Wednesday, October 17, 2018

A Brilliant Beyond Brilliant Idea by the Dutch



Photo by Mary Vee, Kinderdijk near Amsterdam

This is an idea on steroids. Why am I especially excited about what I am about to share? 

In my newsletter, distributed earlier this week, I took readers on a virtual tour of an old style windmill. We climbed the interior floors, touched the sails, watched the water pumped from the land out to the river. The water was then pumped out to sea.

We had such fun. (You can get a copy of the newsletter and take the trip with me still by going to this link and signing up: Virtual Tour of Netherland's Windmills  )




Anyway, today's brilliant idea is the restoration of a famous painting. Rembrandt's Night Watch.

Ah, I hear you saying, BORING. 

Not so.

This is different. Way different.

The artist/s commissioned to do the work will begin July 2019 and work in full view of the public in the Rijksmuseum located in Amsterdam. Right on the main floor of the museum. Talk about ultimate pressure. BUT there is more! This restoration will be streamed so that anyone with internet, anywhere, can watch the process!

Click in, watch a bit. Leave. Come back another time.

The marketing is truly amazing. Thousands will plan trips to watch the process. I would.

Imagine witnessing the rebirth of a 1642 painting that spans 12.5 feet by 15 feet. This massive canvas weighs 743 pounds and is considered one of the most famous paintings in all the world. The director of this Amsterdam museum says it belongs to us all so everyone should have an opportunity to view the process.

Why is this painting so famous? Rembrandt broke the established rules of the time. Subjects in typical pieces of the day were posed, standing or sitting. Rembrandt painted his figures in action. Subjects pointed, discussed, played drums. 

Movement in the painting draws us in. We ask questions. Walk to the left. To the right. There is so much to see. 

Rembrandt's masterpiece will be protected in a glass chamber throughout the process.  I would imagine the artist/s will set up their studio, including palettes filled with paints, brushes, drop clothes right there for all to see. Perhaps it will be sound proof so when that finite stroke is started no one will startle the artist. 

How exciting to witness!

Even more than Disneyland.

Plan a trip sometime to the Rijksmuseum in Amsterdam sometime between July 2019 and, oh, I don't know, I'll guess 2022. The estimate is that the work will take years. Hopefully not as long as it took Michaelangelo to paint the Sistine Chapel, four years. 

For more information about this exciting event go to:




This post has been brought to you by the
one-word: Brilliant Idea

Speaking of brilliant ideas my new book is on sale for the holiday season. Hop on over to Amazon and pick up your copy. 







And this year my Christmas book is about Peace on Earth. Just released: “Christmas with the Enemy.” Grizzlies. The Rocky Mountains, and a family only Scrooge could have sent. Kindle version on sale for $0.99 or the Dickens’ classic look in paperback.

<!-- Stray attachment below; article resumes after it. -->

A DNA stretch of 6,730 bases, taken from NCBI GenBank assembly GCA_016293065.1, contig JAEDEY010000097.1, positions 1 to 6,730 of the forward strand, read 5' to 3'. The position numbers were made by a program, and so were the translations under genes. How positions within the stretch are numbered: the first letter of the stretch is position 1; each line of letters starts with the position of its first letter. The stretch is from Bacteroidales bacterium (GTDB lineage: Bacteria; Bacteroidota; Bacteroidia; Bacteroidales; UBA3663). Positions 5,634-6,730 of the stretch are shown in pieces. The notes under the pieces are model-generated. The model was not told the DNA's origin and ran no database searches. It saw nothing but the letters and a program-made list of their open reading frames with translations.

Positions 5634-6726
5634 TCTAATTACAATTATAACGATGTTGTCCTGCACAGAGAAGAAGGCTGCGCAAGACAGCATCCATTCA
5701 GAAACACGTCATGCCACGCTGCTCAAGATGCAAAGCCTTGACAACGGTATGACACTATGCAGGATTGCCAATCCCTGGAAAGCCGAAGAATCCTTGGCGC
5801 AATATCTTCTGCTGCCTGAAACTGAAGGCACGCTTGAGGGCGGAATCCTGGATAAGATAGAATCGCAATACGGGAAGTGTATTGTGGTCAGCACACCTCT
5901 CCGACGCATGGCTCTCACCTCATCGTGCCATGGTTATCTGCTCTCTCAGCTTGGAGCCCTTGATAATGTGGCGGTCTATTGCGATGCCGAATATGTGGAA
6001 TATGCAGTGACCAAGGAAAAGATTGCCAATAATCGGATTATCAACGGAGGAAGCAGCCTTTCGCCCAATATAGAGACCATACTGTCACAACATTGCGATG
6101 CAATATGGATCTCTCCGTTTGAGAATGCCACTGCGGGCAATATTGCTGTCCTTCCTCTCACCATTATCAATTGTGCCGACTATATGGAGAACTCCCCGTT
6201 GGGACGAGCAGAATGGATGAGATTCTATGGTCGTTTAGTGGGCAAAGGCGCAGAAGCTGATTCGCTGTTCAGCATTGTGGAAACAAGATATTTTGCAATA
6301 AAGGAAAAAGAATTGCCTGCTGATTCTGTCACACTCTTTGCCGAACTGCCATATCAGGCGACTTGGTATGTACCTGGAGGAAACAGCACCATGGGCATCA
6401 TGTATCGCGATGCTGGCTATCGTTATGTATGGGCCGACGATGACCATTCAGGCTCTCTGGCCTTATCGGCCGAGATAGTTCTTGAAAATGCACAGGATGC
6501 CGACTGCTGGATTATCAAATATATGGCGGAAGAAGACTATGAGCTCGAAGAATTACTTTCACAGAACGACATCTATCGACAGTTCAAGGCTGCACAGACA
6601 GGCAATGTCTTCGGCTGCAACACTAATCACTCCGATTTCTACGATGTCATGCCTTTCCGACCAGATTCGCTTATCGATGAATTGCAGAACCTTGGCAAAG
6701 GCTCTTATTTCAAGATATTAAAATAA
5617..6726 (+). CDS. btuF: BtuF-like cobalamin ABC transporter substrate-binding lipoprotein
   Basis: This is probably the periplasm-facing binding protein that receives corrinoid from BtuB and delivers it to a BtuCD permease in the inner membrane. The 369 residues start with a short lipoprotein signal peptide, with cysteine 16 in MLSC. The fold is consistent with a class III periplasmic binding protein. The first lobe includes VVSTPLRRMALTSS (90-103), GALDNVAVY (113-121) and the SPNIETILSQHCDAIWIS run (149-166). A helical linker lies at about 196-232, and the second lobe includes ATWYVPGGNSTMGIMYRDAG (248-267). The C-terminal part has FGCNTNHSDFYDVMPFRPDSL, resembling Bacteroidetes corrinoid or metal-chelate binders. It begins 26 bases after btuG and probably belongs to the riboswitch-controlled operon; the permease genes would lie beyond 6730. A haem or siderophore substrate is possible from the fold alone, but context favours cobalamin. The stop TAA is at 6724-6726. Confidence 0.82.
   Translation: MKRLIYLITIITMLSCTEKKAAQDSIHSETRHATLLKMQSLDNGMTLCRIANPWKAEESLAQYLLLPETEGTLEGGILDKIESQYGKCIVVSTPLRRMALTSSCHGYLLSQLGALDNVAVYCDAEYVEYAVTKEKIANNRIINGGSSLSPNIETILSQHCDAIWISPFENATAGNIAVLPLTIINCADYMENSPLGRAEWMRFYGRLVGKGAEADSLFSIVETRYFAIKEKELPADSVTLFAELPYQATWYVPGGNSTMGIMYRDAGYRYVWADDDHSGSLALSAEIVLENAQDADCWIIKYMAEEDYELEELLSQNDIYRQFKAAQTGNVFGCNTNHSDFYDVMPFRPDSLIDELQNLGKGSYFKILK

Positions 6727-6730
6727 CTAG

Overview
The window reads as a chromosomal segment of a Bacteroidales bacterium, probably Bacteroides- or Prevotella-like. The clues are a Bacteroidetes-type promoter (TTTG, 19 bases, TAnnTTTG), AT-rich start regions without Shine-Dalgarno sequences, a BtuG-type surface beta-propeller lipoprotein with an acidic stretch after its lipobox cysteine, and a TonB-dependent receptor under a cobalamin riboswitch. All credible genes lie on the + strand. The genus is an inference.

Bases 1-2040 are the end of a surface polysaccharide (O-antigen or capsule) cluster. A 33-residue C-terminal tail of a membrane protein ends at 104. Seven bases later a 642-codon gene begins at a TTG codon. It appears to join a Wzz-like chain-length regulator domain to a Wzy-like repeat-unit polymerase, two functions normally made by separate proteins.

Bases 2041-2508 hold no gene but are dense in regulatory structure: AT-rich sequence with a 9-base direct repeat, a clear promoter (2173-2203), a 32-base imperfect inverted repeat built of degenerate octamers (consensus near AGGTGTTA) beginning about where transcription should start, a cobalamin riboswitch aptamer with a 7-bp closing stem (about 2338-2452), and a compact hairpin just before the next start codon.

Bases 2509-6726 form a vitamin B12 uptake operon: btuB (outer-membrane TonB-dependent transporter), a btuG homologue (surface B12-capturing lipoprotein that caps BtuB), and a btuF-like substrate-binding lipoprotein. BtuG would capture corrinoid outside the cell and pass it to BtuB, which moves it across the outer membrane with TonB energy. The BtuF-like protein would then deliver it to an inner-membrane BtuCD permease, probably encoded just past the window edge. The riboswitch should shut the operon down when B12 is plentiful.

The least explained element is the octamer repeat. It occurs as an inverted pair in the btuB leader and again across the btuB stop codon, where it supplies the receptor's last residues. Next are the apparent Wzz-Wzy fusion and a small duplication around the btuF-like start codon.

Click Here for ebook or classic Dickens' style paperback

Wednesday, October 10, 2018

All Things New- I Have Two!

This week I would like to tell you about two exciting "new." I leave the period there because I don't want to spoil what they are before you look below...




First, I found a new restaurant--the Old Christmas Station located in downtown Frankenmuth, Michigan.

I walked in the main door on the side of the building and found myself magically stepping into Europe. Music from France, Germany, and Italy, played with interludes from a German radio announcer. My German is a bit rusty, so I'm not exactly sure what was said, and I didn't care. This cozy restaurant transported me to one of many restaurants I'd visited in France, Switzerland, and Germany. 


A waiter came to our table. He was dressed in a white shirt, black pants as many waiters do in Europe. He didn't carry paper and pencil but slighly leaned forward as if fully engaged in the dining experience. We listened to his question and while we considered what we would order to drink, he stood with straight leg, patiently waiting our answer. European dining, even for lunch, is never rushed. Always appreciated.

We started with coffee served on a silver tray. Notice the small creamer. The plate including sugar, cream, spoon, napkin alongside the cup and saucer is typical fare even for a coffee shop along the Rhine River.




We chose a three course meal. 
I ordered a salad and was pleasantly surprised at the presentation. Notice how the ingredients are gracfully clumped over a bed of lettuce. Insodoing, dazzling red, orange and green colors woo diners to begin their meal. I gently drizzled dressing from the cup and tasted. Ooo. Such vibrant, balsamic flavor! Not too oily or vinegary like what is made in Italy.






For the second course, my hubby ordered a German dish, wiener schnitzel with house made spätzle. He lived in Germany for many years and his heritage is German, so his expectations were based on what his mother used to make. From his first bite, I could tell the gravy-coated breaded pork and delicate house made spätzle transported him even farther back to his grandmother's home. There was not one word of conversation after that point. He was far too enraptured with savoring authentic flavors from his youth. Needless to say, he will order wiener schnitzel here again.




I ordered Italian. Spaghetti Marinara. Thick, rich, tomatoe sauce with just the right amount of garlic, basil, onion, and other flavors matched what I'd eaten in Italy. Do you know the story behind spaghetti? An Italian told me spaghetti was considered the poor man's meal. In the old days, Italians took remnants of meat left over from the meal before, added it to tomatoe sauce, and poured over noodles. LOL! And now look. Spaghetti has been refined as a dish served in nice restaurants!!


The Old Christmas Station also serves handmade ravioli and, well, I'll inlcude a sample of their menu below rather than listing them. Keep in mind, any prices shown may not be current when you read this.